“Rachel, this is no time to be caring about bras!!!”

Crystal could hear the ensuing battle, and finally just popped in the bathroom, much to my total embarrassment. 

“Rachel, you are going to get up, you are going to put these clothes on, and we are getting in the car right now.” She had no problem with the bossy voice.

They both quickly got me dressed and ushered me out the front door, with my dad stopping us for a hug. (And when I say we went quickly, I really mean nothing was quick at all because I had to stop every minute it felt like for another contraction. So we moved as slow as molasses to the car.)

On the way to the hospital, Ryan, trying to be encouraging, said “Rachel, you are doing so good. I know this hurts, but you are doing great!” My immediate response (once a I could talk) was “Ryan, you have no idea how badly this hurts!” (I believe this was the only snarky thing I said during labor — although I know I was pretty hard-headed and gave him a run for his money earlier in the bathroom.)

 

As a contraction would come in car, I would press my back as hard as I could into the seat for some counter pressure. It wasn’t much, but it did seem to help some. Also, once we started driving, Ryan heard a pop. (We later found out it was a wheel bearing, as our car refused to move once we parked it and we had to have it towed from the hospital.) Overall though, the car ride wasn’t as bad as I expected.

 

We pulled into the hospital right around 3:30 am. Ryan ran inside to let them know we were coming in. Crystal helped me out of the car, and we slowly inched our way to the door, stopping often so I could lean on her and bend over during contractions. The lady at reception must have just been watching the desk for someone else, because she looked like a deer in the headlights when we arrived. She flustered around, had me sign a few things, and then seemed obviously relieved when someone else took over. 

Since Ryan hadn’t called ahead of time, it took them a few minutes to get the room ready. I refused the wheelchair on the way in, and the second receptionist finally decided that we could get the rest of the paperwork signed later. (Smart lady.)

 

We get into the triage room, where I promptly decide that my efforts to preregister were for nothing.

 

Here’s how our conversation goes with the first nurse, as best as I can remember:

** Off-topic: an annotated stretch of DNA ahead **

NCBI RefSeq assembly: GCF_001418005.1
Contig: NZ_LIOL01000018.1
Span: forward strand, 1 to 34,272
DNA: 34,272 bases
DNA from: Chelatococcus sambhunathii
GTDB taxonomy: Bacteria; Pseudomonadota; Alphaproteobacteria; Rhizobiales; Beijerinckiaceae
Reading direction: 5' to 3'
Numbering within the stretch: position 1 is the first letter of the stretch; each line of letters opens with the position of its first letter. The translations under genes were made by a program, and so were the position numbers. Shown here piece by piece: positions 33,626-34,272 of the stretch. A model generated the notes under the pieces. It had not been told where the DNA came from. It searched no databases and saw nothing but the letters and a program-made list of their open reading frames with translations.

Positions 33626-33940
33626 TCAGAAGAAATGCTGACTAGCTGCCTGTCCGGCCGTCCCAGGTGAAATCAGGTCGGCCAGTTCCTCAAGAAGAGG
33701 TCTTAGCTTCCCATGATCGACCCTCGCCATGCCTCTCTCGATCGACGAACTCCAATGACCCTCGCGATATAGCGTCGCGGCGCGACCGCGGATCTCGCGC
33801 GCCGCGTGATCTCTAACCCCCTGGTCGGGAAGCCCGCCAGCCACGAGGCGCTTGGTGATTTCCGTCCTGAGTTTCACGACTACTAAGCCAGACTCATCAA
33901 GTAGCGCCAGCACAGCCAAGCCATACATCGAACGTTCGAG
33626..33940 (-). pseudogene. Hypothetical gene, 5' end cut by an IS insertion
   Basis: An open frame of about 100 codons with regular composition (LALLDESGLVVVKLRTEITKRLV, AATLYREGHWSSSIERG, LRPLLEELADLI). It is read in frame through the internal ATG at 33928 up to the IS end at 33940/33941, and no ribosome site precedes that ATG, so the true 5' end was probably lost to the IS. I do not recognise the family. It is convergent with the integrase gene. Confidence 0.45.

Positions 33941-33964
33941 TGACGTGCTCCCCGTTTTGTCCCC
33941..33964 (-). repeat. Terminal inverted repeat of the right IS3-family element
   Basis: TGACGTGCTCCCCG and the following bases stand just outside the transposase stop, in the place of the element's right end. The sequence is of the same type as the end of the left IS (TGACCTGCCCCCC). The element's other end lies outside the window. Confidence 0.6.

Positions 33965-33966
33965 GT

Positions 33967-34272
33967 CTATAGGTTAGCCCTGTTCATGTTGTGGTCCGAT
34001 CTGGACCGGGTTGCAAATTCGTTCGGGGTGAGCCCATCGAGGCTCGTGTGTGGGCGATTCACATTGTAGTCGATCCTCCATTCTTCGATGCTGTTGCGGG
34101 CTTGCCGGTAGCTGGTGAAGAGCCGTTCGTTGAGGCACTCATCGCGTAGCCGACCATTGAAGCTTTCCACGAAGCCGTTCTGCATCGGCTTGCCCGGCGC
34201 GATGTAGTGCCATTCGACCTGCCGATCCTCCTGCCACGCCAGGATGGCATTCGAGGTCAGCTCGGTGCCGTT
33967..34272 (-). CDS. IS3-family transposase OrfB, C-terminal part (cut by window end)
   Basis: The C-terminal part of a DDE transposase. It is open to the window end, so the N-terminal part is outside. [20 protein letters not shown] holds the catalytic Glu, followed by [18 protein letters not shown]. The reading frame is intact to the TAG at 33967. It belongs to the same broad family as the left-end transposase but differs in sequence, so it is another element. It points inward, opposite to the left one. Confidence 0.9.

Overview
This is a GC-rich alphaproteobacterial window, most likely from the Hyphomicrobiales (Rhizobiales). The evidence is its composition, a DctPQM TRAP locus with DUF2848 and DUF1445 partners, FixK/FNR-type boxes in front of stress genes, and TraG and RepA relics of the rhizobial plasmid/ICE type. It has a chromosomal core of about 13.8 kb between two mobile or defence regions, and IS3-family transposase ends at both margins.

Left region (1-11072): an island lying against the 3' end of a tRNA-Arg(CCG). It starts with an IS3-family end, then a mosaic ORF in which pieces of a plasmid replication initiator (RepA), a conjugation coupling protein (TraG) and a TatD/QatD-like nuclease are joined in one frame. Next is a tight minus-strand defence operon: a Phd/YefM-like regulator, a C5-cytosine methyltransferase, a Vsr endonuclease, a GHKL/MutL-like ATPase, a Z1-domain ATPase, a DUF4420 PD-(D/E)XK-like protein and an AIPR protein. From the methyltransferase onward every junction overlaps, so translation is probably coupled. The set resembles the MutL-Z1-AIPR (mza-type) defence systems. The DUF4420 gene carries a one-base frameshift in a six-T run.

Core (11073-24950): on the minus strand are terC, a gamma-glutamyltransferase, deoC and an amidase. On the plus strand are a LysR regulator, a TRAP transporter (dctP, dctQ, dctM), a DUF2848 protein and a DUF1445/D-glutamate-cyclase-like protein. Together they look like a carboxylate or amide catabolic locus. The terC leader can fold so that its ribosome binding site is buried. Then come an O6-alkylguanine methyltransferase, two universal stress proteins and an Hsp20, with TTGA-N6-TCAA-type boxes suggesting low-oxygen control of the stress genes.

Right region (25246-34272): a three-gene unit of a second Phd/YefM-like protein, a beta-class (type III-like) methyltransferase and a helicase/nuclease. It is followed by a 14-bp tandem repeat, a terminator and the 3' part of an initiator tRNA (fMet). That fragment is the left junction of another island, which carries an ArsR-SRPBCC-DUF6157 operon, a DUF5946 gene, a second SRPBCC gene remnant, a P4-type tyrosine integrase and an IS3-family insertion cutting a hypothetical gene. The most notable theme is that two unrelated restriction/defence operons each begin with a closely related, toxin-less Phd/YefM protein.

Nurse: So what brings to you the hospital today?

 

Me:  [Looking at her like she must have just grown a third head. Was the answer to this really not obvious?] Labor.

 

Her: And what number of pregnancy is this for you?

 

Me: 7

 

Her: And how many kids do you have?

 

Me: 2

 

Her: And how were you other deliveries?

 

Me: bad.

 

Her: Did you have a vaginal birth?

 

Me: c-section.

 

Her: And what about your other one?

 

Me: My other what?

 

Her: Your other birth. You said you had two kids.

 

Me: I adopted.

 

Her: OH. [Lights going off in her head]. So we’re having a trial of labor after Cesarean? And this is your first vaginal delivery?

 

Me: Yes. [Duh. It’s all in my chart.]

 

Her: Why did you have the c-section before?

 

Me: HELLP Syndrome.

 

Her, starting to visibly stress: Oh, well things are just getting more and more complicated aren’t they?

 

Crystal: At least we aren’t coming in with twins!

 

 

Ryan says the conversation was ridiculous, but he says I wasn’t helping things out by only squeaking out one or two-word answers. I have to come to my own defense and say my pelvis felt like it was being ripped in half. I’m not sure how to be a conversationalist in that moment.

 

The first order of business was to get a pee sample. I tell her the baby feels like it’s coming out. She looks at me like I’m crazy, and tells me to go pee. Crystal tells me she doesn’t think the nurse is used to people coming in as far into labor as I was and might have unreasonable expectations. Crystal helps me to the bathroom, and I miraculously dribble out the liquid gold they so desired. 

The nurse then tells me to undress and lay back so she can check me. Since the contractions were so frequent, there was no way for her to get in and out before another pain was on me. And laying on my back was excruciating. She says she couldn’t really feel my cervix well, but she thinks I was at a 5-6.  

 

Of course, we came to the hospital in time for a shift change. So before I’m even admitted, we’re changing nurses. And maybe, just maybe, I’m not so sad about that.

 

From here, things get really fuzzy for me. They get a hep lock started in my hand, but I don’t even notice. They ask about starting IV antibiotics, because I was Group Strep B Positive, but I refuse them, based on the fact that I knew this baby did not have another 4 hours of labor left to get those in.